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Edited by Daniel Leese

Brill's Encyclopedia of China (see also http://referenceworks.brillonline.com/browse/encyclopedia-of-china) is a convenient thousand-page reference on China from its early beginnings, with a clear focus on the modern period from the mid-nineteenth century to the 21st century. Arranged in alphabetical order, it covers the history, geography, society, economy, politics, science, and culture of China. All contributions are written by an international team of European, Asian, Australian and American experts, carefully selected from a wide spectrum of academic disciplines. Originally published and warmly received in German (edited by the GIGA Institute of Asian Studies in Hamburg, published by WBG, Darmstadt, 2003), this English translation, including a statistical data update, will serve both English-language students and faculty in conveniently providing a wealth of reliable and solid information on China. With illustrations, maps, tables, ample indices and bibliographies.

Online edition
Next to the printed edition there will be a separate online service with updates twice year, keeping users well-informed on new insights and developments relating to the vast subject. [For more information on the latter, please contact our sales department at sales@brill.com or sales@brillusa.com]

Edited by Livia Kohn

Thirty major scholars in the field wrote this new, authoritative guide to the main features and development of Daoism. The chapters are devoted to either specific periods, or topics such as Women in Daoism, Daoism in Korea and Daoist Ritual Music. Each chapter rigidly deals with a fixed set of aspects, such as history, texts, worldview and practices.
Clear markings in the chapters themselves and a detailed index make this volume the most accessible key resource on Daoism past and present.

New Terms for New Ideas

Western Knowledge and Lexical Change in Late Imperial China

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Edited by Michael Lackner, Iwo Amelung and Joachim Kurtz

This volume is about the lasting impact of new (Western) notions on the 19th and early 20th century Chinese language; their invention, spread and standardization. Reaching beyond the mere cataloguing of the thousands of lexical innovations in this period of change, the essays explore the multiple ways in which initially alien notions were naturalized in Chinese scientific and political discourse.

Topics examined range from preconceptions about the capacity of the Chinese language to accommodate foreign ideas, the formation of specific nomenclatures and the roles of individual translators, to Chinese and European attempts at coming to terms with each other’s grammar.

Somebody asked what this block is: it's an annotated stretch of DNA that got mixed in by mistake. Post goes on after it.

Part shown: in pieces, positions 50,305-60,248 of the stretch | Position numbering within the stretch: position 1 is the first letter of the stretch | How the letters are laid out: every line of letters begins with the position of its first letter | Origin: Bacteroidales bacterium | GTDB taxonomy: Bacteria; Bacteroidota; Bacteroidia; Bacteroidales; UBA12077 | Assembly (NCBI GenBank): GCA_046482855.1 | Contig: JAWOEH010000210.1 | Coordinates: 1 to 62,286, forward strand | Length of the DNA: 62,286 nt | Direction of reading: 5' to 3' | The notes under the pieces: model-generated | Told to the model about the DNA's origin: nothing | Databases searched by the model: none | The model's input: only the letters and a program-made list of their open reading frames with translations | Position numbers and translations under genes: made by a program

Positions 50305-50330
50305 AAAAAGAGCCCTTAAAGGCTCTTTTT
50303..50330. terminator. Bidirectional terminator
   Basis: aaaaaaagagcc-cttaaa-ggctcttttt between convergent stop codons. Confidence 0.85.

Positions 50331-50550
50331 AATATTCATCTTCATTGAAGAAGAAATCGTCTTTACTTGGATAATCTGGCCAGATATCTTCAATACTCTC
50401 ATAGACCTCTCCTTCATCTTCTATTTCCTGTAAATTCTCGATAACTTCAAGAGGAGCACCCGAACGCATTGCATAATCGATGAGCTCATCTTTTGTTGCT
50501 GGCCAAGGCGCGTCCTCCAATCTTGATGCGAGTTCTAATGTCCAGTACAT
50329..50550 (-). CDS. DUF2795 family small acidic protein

By systematically analysing and assessing the lexical adaptation of Western notions in Chinese contexts, the book will serve as a valuable reference work for all those interested in the historical semantics of modern China.

The Hmong of China

Context, Agency, and the Imaginary

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Nicholas Tapp

This first ethnography of the Hmong in China is based on Nicholas Tapp’s extensive fieldwork in a Hmong village in Sichuan. Basing his analysis on the concepts of context and agency, Tapp discusses the “paradoxical ambivalence at the heart of Hmong culture.” A paradox arises in the historical and ethnographic construction of the identity of the Hmong by conscious contrast with, and in opposition to, a majority Han Chinese identity at the same time that large parts of Hmong culture are shared with the Chinese and may be the results of historical processes of adoption, absorption, mimesis, or emulation. Tapp examines the Hmong rituals of shamanism, ancestral respect, and death and provides details on livelihood, kinship, local organization, and intellectual culture. The book is enhanced with thorough accounts of ceremonies, rituals, and folktales, with translations of Hmong songs and stories.

This publication has also been published in paperback (no longer available).

Dreaming the Southern Song Landscape

The Power of Illusion in Chinese Painting

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Valérie Malenfer Ortiz

Establishing a new approach to reading Chinese landscape painting, this work centers around an early key example of scholarly painting, viz. Dream Journey on the Xiao and Xiang Rivers (late 12th century). The author restores the status of Dream Journey as a cultural icon for Confucians, an object of contemplation for aesthetes, an imaginary dream journey for poets, and an incentive to cultivate one’s moral intentions for both Buddhist monks and lay scholars. Also it is convincingly argued that scholarly painting originates in the Southern Song (1127-1279) and not, as is commonly thought, in the Yuan Dynasty (1279-1368).